The second half saw a vengeful, angry but woefully understrength Dwarf team line out. They had sworn mighty oaths of vengeance but it gave them no joy. They were brutally mangled again as the orcs quickly broke through to the ball-carrier. One touch of ultra-violence later, a greenskin pried the ball from the runner’s lifeless grasp and ran in a second touchdown. With that, the game was decided and only the fighting remained. The last quarter descended into blood-soaked madness as both teams just stood on the scrimmage line, exchanging punches and kicks. Even the death of my heroic blitzer didn’t dampen the mood as the solitary orc fan taunted his dwarven counter-part.

2-0 and overall tournament victory.

The prizes were of the “someone trying to empty their closet of random junk” variety so I donated them back to the con. This seemed to unnerve them so I assured them that winning was prize enough for me. But to leave me with something tangible, the con director awarded me the “Winz Hobocon” page thing. I feel so honoured.

Invasion of the Bunnies: Flames of War at the UK Games Expo

Dublin is 53.3428° N latititude.  This explains the daylight at 4:30 a.m. on Sunday, May 27th.

Three Warheads travelled to the U.K. Games Expo in Birmingham to participate in the Flames of War tournament.  Veterans of league and club play this was, nevertheless, their first Flames of War tournament.  Would the lack of experience be their doom?

The trio arrived in Birmingham at 7:30 a.m. and made it to the venue an hour before the scheduled start of game one.  This gave them time to wander around and check out the vendor stalls.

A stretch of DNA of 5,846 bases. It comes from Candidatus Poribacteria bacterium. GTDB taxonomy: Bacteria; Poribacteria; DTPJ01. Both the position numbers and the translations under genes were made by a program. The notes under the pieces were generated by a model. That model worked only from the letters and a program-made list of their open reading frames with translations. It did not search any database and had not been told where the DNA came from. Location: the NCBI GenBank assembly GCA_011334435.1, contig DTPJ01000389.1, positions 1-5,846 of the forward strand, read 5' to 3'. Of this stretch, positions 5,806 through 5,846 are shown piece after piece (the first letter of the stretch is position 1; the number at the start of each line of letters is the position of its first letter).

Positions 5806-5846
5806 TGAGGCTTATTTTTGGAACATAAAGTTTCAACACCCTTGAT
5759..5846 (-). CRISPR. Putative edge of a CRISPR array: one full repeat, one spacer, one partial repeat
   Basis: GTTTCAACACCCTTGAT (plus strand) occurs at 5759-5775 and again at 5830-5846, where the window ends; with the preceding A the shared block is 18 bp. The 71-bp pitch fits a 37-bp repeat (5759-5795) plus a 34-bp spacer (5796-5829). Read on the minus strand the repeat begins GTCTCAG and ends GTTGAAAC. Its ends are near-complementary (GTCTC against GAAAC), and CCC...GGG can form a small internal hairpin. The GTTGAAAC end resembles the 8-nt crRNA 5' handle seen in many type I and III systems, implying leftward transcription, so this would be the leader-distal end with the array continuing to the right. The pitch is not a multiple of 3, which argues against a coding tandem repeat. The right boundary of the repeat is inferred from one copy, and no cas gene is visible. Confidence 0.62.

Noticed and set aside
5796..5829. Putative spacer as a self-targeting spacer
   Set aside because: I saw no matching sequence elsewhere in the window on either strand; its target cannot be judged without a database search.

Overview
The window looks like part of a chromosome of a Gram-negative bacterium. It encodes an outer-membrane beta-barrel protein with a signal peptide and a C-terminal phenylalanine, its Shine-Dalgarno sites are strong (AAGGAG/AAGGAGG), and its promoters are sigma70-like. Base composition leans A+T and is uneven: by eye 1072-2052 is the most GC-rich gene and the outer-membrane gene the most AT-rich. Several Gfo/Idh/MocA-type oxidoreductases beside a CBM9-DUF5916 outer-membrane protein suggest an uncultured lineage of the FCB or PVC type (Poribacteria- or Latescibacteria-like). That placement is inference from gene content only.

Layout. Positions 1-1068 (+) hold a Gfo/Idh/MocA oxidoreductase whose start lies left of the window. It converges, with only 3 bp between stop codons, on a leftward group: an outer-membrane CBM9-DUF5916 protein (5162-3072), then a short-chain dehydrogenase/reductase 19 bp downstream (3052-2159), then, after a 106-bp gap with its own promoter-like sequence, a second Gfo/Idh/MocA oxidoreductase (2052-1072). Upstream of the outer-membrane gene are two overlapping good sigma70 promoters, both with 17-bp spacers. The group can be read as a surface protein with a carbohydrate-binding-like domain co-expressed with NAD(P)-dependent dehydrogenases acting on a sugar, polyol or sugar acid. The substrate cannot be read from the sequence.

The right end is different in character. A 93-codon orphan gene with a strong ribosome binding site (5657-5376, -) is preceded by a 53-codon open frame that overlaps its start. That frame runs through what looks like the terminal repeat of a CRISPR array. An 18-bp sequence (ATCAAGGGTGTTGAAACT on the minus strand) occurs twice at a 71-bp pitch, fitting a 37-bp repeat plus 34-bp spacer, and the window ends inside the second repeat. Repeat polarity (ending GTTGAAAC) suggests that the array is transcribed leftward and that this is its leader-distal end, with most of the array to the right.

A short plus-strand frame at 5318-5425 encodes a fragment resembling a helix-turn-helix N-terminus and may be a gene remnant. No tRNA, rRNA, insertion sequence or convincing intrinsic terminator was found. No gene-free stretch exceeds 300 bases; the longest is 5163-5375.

The venue
The tournament was held at the Clarendon Suites in Birmingham which is also an active Masonic Lodge.  James “Hammy” Hamilton organized the tournament and it was a flawlessly run affair.

Their lists
The tournament was 1500 points, Late War.  Ulick brought a fortified Sturmkompanie.  Brian took a Soviet Forward Detachment that was heavy in T34/85s and IS-2s.  Baz took the Ryanair of Airborne troops: Glider Infantry with lots of artillery support.

Game 1
The mission was “Dust Up” a so-called Fair Fight mission.  Rather than following the Armor attacks Mechanized attacks Infantry sequence, Fair Fights require players to roll-off to determine the attacker.  The victory conditions also require both players to attack into the enemy’s deployment area.  This is not a mission that suited Baz and Ulick.  Baz scored a draw, 3-1 in his favor, against German SS with StuGs and Panther Warrior Barkmann.  Ulick fended off his opponent for the draw but lost his reserves so the score went 1-3 against him.  Brian, on the other hand, was able to start with 9 T34/85s and 3 IS-2s approximately 16″ away from an objective and seized a win on Turn 4, 5-2.

Game 2